Hardware

MakerBot wants to put a 3D printer in every US public school

NEW YORK -- MakerBot wants to put a 3D printer in every school in the United States, and it's drumming up support from the industry and general public to make it happen.

While 3D printing, for now, remains a gimmick to many, it garnered enough attention for President Barack Obama to mention the emerging technology in his recent State of the Union Address. He described 3D printing as having the potential to "revolutionize the way we make almost everything."

That sparked an idea in MakerBot founder and Chief Executive Bre Pettis. A former teacher, Pettis said MakerBot … Read more

My life with a treadmill desk -- e-mail and browsing at 2 mph

About a year ago, a friend of mine was raving about his standing desk. "Sitting is death," he proclaimed. Me, I couldn't see that I'd want to stand all day working. But now I've gone to the other extreme. Not only am I standing while I work, but I also walk -- and I'm loving it.

I've been using a treadmill desk for about two months now. I'm writing this even as I walk at 2 miles per hour. In a typical day, I'll walk anywhere from 4 to 7 hours, burning an estimated 500 to 1,000 calories. For the step-counters, I usually do around 15,000 to 25,000 steps per day.

I've been using a LifeSpan desk, specifically the TR1200-DT7, which the company loaned to me when it suggested this test. I'll talk about what this particular model is like, but my main goal is to share what the transition from a sitting desk to a walking one has been like. … Read more

PiePal orders pizza with the push of a button

Let's examine the evolution of pizza ordering. In the olden days, you went to a pizza parlor to order. Then, phone ordering and delivery popped up. More recently, online ordering willed itself into existence, meaning you didn't have to talk to a person anymore.

The next step of the evolution has just happened. With PiePal from iStrategyLabs, you dial in your number of pizzas, push a button, and your pizza is magically delivered.… Read more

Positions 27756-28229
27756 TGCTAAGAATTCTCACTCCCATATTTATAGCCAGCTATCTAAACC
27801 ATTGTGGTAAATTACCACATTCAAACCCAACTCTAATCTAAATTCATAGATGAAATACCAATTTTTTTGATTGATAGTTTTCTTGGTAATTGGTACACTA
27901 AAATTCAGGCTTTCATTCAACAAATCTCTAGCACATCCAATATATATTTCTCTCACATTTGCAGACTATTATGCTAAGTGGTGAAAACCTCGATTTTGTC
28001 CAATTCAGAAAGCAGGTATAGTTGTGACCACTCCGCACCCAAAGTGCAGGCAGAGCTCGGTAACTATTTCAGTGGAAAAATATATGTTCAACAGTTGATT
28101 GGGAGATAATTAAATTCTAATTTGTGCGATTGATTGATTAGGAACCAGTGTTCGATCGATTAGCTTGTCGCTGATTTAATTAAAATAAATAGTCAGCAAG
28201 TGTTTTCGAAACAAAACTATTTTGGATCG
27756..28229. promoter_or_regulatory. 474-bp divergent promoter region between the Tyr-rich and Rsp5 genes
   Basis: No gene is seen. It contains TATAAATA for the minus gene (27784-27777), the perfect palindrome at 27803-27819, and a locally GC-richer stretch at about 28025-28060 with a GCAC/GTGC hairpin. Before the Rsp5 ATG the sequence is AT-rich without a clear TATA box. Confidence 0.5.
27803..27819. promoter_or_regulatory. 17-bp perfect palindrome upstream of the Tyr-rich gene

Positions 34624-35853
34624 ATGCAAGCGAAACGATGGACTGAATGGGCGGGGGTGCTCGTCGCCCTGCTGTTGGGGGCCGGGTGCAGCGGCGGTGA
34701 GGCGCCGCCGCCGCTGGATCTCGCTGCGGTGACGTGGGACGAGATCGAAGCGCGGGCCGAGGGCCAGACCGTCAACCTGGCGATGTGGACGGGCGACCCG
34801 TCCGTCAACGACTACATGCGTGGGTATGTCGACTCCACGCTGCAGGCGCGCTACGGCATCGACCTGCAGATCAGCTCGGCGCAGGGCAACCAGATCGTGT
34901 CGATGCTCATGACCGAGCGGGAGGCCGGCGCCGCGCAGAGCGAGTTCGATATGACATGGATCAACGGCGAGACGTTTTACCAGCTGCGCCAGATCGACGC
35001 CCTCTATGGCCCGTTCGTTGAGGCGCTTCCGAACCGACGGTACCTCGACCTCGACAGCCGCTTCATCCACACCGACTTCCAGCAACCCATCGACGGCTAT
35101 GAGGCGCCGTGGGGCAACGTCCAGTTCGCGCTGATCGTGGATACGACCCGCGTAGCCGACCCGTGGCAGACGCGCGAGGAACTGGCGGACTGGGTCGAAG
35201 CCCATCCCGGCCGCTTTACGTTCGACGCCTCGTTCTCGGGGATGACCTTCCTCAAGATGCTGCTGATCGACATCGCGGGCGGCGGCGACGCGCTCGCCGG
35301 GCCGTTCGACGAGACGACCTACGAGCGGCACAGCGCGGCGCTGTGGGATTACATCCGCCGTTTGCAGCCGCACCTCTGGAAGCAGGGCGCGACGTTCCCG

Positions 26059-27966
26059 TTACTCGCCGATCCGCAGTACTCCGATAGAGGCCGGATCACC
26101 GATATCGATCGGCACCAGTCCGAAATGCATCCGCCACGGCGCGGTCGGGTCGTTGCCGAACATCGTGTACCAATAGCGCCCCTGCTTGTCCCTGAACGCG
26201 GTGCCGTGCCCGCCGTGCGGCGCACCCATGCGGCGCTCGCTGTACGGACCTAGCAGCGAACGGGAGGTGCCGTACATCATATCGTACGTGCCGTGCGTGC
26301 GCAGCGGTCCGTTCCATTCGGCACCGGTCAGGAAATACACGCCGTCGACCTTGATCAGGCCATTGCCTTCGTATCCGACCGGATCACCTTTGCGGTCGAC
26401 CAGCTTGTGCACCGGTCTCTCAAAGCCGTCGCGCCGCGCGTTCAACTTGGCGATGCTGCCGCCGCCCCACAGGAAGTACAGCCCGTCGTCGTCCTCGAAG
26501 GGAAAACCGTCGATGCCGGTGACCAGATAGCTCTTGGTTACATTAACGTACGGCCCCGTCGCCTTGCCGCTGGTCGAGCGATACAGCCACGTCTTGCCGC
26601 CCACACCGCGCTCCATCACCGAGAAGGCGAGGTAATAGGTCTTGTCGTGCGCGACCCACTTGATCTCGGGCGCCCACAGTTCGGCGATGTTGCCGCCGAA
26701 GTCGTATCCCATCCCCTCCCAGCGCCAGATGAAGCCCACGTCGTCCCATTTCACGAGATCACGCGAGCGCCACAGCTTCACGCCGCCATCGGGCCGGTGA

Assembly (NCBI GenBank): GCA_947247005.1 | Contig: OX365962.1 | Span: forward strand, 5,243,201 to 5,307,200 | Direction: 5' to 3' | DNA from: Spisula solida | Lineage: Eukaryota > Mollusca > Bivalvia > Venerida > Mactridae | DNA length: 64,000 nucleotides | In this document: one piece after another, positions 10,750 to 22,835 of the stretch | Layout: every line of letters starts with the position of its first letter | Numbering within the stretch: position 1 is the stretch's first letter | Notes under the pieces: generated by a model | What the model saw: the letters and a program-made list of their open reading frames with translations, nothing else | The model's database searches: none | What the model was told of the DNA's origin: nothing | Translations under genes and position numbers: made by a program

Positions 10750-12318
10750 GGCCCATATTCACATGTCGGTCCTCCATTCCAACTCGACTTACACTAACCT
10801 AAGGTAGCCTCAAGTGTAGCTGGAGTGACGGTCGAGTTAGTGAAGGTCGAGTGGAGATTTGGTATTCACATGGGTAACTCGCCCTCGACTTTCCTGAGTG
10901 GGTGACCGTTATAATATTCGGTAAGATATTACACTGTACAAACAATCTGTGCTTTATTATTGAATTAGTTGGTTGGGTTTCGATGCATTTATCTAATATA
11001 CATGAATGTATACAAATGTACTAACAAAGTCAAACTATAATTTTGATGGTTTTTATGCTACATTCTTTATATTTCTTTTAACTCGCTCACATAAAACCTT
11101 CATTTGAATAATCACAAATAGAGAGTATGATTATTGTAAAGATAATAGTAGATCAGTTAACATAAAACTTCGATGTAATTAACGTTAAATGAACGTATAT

GPS Cookie tracks your trail of digital breadcrumbs

Sometimes, you just want to wander and not worry about maps or staring at a GPS screen. That's where a GPS data logger comes in handy. You let it handle the chore of remembering where you've been.

The GPS Cookie runs on two AAA batteries and records data onto a microSD card you supply. It records data, time, and location to track your routes, letting you build up a history of your movements. That data can then be imported into Google Earth so you can visualize your travels.… Read more

Woz: If I were at Apple, we'd be partners with Google

Parallel universes are always fun to contemplate.

So please mount the No. 42 bus with me to a world in which Tim Cook is still COO of Apple and Steve Wozniak is calling the shots.

Here's what would be happening: Apple and Google would be deep and loving partners and would share all their knowledge in one vast openfest.

The iPhone would have all the finest parts of Android, and Android phones would finally enjoy a little magical, revolutionary taste.

How do I know this would be? Well, Apple co-founder Steve Wozniak gave an interview to the BBC, in … Read more

Sony reveals the nitty-gritty about PS4

Consumers who have questions about Sony's upcoming PlayStation 4 should find most of them answered in a hefty FAQ posted by the company.